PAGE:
19 Apr 2021
Against a European Civilization: Narratives About the European Union
There is more than one narrative about the European Union. There are—among others—that of a benign force bringing peace and prosperity to the war-devastated continent, that of a promoter of unfettered neoliberalism and austerity, and that of a protector of the nation-state en route toward building a European federation. These days much rhetoric about it also embraces its presumed civilizational character.
France’s President Emmanuel Macron has been the most rhetorical and prolific among European leaders exhorting a renewal of the European project. In 2019, he said: “We know that civilizations are disappearing. . . . Europe will disappear with the obliteration of this Western period, and the world will be centered around two main focal points: the United States and China.” For this reason, he went on, “we must rebuild . . . a collective narrative and a collective imagination. That is why I believe very deeply that this . . . must be undertaken as a project of European civilization.”
Macron is not alone in his preoccupations about the solidity of the EU, as public support for it decreases when Brussels does not deliver the best mix of policies. In some ways his civilizational worldview is now reflected at the EU institutional level. For example, today the portfolio of the European commissioner in charge, among other things, of migration and asylum, is titled “Promoting our European Way of Life.” The English choice of words may be more humble than the French civilisation, but it refers to a similar universe of ideas that there is something specifically European that underpins the European Union.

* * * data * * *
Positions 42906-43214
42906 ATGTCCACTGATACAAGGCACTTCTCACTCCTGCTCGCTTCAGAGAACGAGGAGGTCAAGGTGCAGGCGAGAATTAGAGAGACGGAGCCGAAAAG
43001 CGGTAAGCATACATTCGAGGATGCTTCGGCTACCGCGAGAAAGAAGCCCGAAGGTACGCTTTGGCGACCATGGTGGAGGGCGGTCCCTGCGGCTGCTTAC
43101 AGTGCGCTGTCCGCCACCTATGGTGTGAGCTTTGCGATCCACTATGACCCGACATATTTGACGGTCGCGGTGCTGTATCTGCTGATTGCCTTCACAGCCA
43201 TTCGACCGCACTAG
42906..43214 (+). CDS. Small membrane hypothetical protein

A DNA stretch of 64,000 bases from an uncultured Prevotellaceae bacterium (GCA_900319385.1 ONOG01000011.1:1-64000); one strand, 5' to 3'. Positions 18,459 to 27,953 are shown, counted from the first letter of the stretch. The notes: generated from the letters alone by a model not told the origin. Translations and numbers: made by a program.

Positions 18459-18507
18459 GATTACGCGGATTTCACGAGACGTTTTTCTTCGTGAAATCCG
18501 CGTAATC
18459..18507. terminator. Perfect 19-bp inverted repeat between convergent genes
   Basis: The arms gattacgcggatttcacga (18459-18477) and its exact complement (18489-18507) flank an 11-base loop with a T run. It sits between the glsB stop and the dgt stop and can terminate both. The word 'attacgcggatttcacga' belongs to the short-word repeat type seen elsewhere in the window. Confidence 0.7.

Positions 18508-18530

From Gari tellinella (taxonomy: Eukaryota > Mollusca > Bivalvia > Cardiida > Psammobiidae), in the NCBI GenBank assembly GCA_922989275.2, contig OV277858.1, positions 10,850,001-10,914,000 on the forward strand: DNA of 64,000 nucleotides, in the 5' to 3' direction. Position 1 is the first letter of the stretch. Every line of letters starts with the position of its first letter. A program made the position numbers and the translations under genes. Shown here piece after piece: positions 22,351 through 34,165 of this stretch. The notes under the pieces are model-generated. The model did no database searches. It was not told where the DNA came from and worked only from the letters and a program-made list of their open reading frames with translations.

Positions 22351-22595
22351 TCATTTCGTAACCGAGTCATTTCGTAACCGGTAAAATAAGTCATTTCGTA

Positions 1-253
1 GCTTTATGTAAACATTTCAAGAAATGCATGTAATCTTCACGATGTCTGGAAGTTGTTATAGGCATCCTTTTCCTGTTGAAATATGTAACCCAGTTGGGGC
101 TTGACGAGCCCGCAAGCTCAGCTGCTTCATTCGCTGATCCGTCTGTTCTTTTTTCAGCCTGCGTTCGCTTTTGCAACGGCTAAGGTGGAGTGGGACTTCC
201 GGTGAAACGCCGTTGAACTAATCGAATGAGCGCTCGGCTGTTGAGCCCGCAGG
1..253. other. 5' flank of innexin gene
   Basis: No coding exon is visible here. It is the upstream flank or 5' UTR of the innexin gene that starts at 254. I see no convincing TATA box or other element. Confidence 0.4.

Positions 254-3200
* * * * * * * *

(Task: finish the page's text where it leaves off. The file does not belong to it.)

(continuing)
In policy circles, the phrases “European sovereignty” and “strategic autonomy” are on the lips of decisionmakers, politicians, and observers across Europe. This language is connected with the rhetoric on the EU’s identity: European sovereignty is the political embodiment of the “European civilization”; strategic autonomy is the policy outcome. While not engaging in civilizational debates, the High Representative for Foreign Affairs and Security Policy Josep Borrell recognizes that “We live in a permanent ‘battle of narratives’ about the issues that determine our future.”
These brandings reflect political efforts to shore up a European identity that would give solidity to the EU at times of skepticism about the integration project. This has sparked a debate about what it really means to be pro-European—which really means pro-EU, as the two terms tend to be used interchangeably. Hans Kundnani recently criticized pro-Europeans for “a Eurocentric tendency to mistake Europe for the world” and highlighted the risk of European-ness becoming equated with whiteness. The ensuing discussion on the nature of European identity showed just how diverse the understandings of it can be.
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